The Prophecy Machine and The Treachery of Kings – Book Reviews by Fred Patten.

by Patch O'Furr

Submitted by Fred Patten, Furry’s favorite historian and reviewer.

the Prophecy MachineThe Prophecy Machine, by Neal Barrett Jr.
NYC, Bantam Books/Spectra, November 2000, 0-553-58195-3 paperback $6.50 (342 [+ 1] pages).

The Treachery of Kings, by Neal Barrett Jr.
NYC, Bantam Books/Spectra, August 2001, 0-553-58196-1 paperback $6.50 (326 [+ 1] pages).

In works of fiction, usually the focus is upon the plot, or the main characters. In The Prophecy Machine by Neal Barrett, Jr. and its sequel, The Treachery of Kings, it is the setting: the weird, wonderful world in which the stories take place.   In its land of Makasar, to quote The Prophecy Machine’s blurb, “Its two major religions are Hatters and Hooters. During the day, Hatters, wearing hats of course, wander about jabbing pointy sticks into bystanders. The night is ruled by the Hooters, who hoot and set fire to people and things. Hospitality is considered a capital crime. And Newlies, the humanized animals, are treated lower than scum.”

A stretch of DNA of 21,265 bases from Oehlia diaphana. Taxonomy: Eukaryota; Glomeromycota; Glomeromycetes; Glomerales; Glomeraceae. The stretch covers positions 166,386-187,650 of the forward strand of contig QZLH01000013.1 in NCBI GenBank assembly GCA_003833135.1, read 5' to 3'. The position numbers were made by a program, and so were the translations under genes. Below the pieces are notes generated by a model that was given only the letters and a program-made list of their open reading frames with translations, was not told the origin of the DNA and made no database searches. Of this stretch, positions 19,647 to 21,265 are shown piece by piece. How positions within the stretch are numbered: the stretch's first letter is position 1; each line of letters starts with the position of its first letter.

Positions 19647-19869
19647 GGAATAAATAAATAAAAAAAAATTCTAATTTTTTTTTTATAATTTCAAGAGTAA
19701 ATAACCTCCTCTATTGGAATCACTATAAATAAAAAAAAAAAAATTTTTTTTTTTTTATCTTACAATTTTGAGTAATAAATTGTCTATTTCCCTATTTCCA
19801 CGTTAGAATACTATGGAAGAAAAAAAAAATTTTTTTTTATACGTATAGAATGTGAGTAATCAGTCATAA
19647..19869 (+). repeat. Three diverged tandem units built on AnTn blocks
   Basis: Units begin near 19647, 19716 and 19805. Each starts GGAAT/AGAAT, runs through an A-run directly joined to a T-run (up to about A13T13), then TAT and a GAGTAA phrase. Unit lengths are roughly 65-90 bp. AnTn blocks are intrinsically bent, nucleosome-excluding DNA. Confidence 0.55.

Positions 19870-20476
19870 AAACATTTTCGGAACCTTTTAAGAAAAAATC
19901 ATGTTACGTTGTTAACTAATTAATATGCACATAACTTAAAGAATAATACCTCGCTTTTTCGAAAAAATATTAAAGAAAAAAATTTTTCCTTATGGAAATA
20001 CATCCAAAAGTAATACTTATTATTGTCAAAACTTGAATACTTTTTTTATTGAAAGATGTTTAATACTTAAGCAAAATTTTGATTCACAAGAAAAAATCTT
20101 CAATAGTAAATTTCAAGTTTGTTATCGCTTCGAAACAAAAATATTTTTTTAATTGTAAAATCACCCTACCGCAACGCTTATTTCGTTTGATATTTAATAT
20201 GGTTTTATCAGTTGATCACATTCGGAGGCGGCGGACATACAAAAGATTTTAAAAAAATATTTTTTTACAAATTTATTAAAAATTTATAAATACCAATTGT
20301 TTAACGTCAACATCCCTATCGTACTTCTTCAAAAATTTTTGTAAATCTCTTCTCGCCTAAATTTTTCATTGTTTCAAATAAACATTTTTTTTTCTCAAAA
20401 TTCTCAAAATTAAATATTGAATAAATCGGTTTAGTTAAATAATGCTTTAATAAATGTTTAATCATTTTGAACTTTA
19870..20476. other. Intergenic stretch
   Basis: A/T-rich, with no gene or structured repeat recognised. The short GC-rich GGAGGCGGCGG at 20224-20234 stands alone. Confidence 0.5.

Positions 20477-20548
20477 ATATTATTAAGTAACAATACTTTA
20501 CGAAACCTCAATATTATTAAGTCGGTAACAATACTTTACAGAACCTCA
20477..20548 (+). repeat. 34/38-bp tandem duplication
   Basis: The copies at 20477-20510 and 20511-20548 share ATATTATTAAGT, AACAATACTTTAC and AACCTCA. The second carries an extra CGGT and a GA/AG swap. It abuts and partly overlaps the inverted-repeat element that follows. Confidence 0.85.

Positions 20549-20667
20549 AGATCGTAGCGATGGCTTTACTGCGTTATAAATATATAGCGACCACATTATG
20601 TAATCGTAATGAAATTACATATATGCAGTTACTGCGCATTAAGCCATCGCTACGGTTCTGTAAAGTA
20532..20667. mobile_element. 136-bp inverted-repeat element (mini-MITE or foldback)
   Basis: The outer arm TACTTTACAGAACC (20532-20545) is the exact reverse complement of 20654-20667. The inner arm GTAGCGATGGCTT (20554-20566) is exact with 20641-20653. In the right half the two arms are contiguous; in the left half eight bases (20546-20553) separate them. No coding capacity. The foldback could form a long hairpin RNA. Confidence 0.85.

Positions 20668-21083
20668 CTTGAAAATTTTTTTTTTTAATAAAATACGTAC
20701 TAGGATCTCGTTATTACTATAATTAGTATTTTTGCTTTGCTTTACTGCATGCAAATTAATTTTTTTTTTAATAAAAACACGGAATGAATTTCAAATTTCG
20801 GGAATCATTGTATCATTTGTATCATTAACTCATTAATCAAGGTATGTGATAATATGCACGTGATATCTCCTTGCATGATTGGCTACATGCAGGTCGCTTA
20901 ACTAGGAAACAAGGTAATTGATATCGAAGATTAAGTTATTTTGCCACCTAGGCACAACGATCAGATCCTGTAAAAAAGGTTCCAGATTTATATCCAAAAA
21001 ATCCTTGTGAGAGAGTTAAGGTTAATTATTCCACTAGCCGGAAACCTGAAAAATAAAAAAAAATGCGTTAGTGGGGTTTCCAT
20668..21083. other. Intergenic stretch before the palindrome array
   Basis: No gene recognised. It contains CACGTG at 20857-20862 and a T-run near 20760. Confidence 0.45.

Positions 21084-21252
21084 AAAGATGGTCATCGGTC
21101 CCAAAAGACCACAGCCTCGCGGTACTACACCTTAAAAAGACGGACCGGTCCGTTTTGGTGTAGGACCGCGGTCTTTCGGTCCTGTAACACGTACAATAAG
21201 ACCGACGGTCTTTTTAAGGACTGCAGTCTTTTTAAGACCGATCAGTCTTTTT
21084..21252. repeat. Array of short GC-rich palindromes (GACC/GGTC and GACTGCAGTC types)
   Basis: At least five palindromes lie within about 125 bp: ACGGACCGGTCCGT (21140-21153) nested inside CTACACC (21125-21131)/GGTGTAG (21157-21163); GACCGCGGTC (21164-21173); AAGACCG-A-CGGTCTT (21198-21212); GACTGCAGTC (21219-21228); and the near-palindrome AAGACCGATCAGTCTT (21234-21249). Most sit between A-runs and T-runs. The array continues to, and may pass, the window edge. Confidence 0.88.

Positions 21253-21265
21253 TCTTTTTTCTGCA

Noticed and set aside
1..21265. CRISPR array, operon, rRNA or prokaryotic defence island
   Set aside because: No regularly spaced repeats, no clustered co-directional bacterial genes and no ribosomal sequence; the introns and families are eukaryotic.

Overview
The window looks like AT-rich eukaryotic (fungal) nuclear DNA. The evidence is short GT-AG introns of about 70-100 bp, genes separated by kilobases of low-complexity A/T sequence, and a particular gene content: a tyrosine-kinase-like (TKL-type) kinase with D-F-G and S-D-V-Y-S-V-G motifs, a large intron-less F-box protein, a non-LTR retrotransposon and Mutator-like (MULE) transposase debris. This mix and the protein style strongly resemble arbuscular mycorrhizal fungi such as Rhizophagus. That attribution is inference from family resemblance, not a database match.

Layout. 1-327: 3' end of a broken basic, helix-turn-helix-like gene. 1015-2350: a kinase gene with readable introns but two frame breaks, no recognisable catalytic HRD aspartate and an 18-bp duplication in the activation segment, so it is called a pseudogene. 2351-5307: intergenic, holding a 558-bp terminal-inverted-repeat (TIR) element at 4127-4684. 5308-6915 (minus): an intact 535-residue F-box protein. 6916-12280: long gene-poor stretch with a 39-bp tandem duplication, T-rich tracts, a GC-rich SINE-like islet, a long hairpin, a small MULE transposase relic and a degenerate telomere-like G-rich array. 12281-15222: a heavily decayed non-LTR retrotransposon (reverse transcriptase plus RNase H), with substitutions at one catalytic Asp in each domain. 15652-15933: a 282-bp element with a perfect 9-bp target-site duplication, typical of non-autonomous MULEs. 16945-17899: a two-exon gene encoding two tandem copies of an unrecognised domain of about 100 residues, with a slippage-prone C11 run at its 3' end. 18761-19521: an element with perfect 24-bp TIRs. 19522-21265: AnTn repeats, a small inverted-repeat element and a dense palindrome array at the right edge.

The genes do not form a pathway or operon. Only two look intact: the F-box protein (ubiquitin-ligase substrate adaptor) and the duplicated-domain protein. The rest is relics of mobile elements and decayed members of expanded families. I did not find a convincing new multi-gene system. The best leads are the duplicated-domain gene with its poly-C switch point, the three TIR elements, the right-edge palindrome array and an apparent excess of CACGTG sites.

The protagonist in this fey world is Master Lizard-Maker Finn, who runs The Lizard Shoppe in Ulster-East, where he makes mechanical lizards such as the one on his shoulder when he is introduced aboard the ocean vessel Madeleine Rose:

“‘What I thought is,’ the captain said, rubbing a sleeve across his nose, ‘I thought, with the salt air and all, the ah–object on your shoulder there, that’s the thing I mean, might be prone to oxidation, to rust as it’s commonly called.’


‘I’ve been some curious, as others have as well, just what it might be. Now don’t feel we’re trying to intrude . . .’

‘Of course not, sir.’ Finn smiled, taking some pleasure in finding the captain ill at ease. ‘What you speak of is a lizard. I design and craft lizards of every sort. Lizards for work, lizards for play. Lizards for the rich and poor alike. I make them of metal, base and precious too, sometimes with finery, sometimes with gems. The one you see here is made of copper, tin, iron, and bits of brass.’

The captain closed one squinty eye, looked at Finn’s shoulder, then looked away again.

‘And these–lizards, what exactly do they do, Master Finn?’

‘Oh, a great number of things,’ Finn said. ‘When we have some time I’d be pleased to explain. It might be I can make one for you.’” (The Prophecy Machine, p. 3)

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